Funky Queen by Black MirrorsRelease date: March 3, 2017
Label: Napalm Records
It has been three years since Belgium’s Black Mirrors released their debut EP, but they now return with their second EP, and their first for their new label Napalm Records. Although not quite the all-female band lead vocalist Marcelle Di Troia originally set out to form, with the current line-up of Pierre Lateur on guitar, bassist Gino Capino, and Nicolas Scalliet on drums, they may just catch the ear for fans of classic 1970’s rock and the accessible end of stoner and grunge.
In their recent Echoes and Dust interview they say they would love to do an album with a producer. But they have done a very commendable job themselves in self-producing. From out of the blocks it feels fresh and punchy, high on juice, all revved up and ready to go. ‘Funky Queen’ is a ridiculously instant catchy hard rock number that drills into your skull after a couple of listens. The QOTSA styled chord changes powered by Marcella’s strong as storm Doris’ gale wind voice, who effortlessly veers between guttural squeal to singalong ooh ooh’s, is a fine introduction to those new to the band, like this reviewer.
It is followed by a slightly misguided cover of MC5’s ‘Kick Out The Jam’ and is the one false note of the four tracks. It is too polished and let’s be frank, no one can ever capture the wild fire ferocity of the original. Why would anyone want to bother? It is great the band reveals they have impeccable taste and a big desire to want to rock out, but this is one to keep for rehearsals, or an occasional live appearance.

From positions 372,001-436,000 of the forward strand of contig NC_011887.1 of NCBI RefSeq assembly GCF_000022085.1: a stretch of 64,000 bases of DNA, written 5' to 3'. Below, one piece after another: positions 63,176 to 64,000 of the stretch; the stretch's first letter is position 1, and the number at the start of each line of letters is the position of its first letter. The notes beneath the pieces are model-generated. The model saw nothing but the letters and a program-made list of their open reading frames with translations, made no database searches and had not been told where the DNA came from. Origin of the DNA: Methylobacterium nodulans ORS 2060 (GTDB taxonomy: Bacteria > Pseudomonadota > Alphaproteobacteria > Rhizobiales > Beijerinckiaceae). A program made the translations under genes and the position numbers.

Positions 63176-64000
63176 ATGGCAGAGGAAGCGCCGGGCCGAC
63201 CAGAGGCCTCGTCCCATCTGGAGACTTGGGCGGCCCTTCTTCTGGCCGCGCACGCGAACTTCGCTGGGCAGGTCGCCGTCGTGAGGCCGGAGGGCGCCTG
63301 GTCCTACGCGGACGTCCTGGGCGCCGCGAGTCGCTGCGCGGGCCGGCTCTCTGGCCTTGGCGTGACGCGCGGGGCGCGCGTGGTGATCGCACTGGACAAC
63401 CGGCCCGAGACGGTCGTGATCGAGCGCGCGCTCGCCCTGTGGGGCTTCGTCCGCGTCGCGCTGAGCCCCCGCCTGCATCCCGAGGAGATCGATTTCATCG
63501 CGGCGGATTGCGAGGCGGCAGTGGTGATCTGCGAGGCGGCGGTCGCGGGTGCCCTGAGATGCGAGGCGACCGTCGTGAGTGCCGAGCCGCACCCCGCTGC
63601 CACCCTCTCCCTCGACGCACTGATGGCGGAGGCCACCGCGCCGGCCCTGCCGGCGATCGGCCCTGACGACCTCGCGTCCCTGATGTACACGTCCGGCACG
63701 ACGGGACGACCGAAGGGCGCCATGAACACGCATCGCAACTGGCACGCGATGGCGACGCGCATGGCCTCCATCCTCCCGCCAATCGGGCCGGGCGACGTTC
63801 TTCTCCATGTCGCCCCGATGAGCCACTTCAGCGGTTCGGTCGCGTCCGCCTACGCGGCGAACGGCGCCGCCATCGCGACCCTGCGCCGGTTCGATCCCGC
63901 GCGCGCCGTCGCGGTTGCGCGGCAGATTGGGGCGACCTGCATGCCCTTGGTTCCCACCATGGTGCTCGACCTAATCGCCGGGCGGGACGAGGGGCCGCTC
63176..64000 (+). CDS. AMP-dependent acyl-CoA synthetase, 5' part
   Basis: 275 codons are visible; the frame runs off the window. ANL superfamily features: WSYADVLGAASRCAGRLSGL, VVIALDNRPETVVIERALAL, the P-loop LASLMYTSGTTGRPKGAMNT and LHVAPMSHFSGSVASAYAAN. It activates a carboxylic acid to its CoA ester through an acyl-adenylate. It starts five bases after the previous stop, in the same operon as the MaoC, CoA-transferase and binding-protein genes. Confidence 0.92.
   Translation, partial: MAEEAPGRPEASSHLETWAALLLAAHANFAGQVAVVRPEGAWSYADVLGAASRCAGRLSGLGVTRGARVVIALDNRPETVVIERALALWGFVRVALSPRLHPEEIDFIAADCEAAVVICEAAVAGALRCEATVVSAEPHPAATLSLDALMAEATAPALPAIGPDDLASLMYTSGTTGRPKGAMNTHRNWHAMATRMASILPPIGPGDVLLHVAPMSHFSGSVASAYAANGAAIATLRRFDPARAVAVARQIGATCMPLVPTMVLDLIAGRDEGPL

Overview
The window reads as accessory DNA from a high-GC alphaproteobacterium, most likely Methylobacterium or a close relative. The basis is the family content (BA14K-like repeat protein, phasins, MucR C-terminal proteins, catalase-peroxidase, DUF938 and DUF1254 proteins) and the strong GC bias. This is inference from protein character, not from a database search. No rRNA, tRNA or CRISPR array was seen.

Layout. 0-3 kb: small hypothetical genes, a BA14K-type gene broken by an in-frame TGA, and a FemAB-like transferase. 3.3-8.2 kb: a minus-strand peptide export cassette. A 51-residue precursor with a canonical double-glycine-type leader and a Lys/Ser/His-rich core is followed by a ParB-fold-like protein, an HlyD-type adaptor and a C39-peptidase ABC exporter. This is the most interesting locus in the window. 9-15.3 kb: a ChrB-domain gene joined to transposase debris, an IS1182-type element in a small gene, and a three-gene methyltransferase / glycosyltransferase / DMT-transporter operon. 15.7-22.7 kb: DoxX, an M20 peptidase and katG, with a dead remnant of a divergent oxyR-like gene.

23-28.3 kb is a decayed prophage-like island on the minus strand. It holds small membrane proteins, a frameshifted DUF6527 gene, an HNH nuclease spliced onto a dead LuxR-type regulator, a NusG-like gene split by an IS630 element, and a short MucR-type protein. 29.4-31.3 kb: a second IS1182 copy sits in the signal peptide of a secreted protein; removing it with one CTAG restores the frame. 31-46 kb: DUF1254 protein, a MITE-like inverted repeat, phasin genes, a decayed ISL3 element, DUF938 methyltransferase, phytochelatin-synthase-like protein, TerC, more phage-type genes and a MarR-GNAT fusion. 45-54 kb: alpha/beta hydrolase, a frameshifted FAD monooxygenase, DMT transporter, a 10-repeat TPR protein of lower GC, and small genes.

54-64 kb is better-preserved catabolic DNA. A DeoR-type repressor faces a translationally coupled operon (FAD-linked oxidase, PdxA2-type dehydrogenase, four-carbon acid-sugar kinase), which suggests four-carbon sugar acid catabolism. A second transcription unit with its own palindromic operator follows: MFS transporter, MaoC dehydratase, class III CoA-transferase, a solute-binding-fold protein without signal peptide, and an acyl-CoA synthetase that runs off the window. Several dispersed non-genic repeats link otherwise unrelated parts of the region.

But delighted to report they head straight back to form with the strong bluesy thrusting rock of ‘The Mess’. More singalong refrains, which doesn’t take too much to imagine it should be a stormer live. It also changes pace half way showing they have the nous and ability to maintain a groove and swagger by avoiding letting the song plod along for too long.
The most interesting and best track is saved to last as it reveals even stronger song writing and an expansive ambition declaring the band possess boldness. ‘Canard Vangaur Masqué’ has nifty guitar work and their Soundgarden and QOTSA influences are brought sharper into focus. It attacks with confidence and juxtaposes a bigger heavier sound along with the craft to allow space by using the quiet, loud formula before it floats hauntingly to the end leaving this listener wanting more.
Black Mirrors have delivered three strong self-penned songs with a diversity of styles; catchy singalong hard rock, bluesy fuelled hard rock, and a mature grungy stoner rock vibe, respectively. The constant throughout is they clearly have a strong ear for melody and the songs are all impressively well-structured. This EP also reveals the band have depth and a chemistry, so a full-blown album promises it could be something to look forward to and a band to keep an observant eye out for.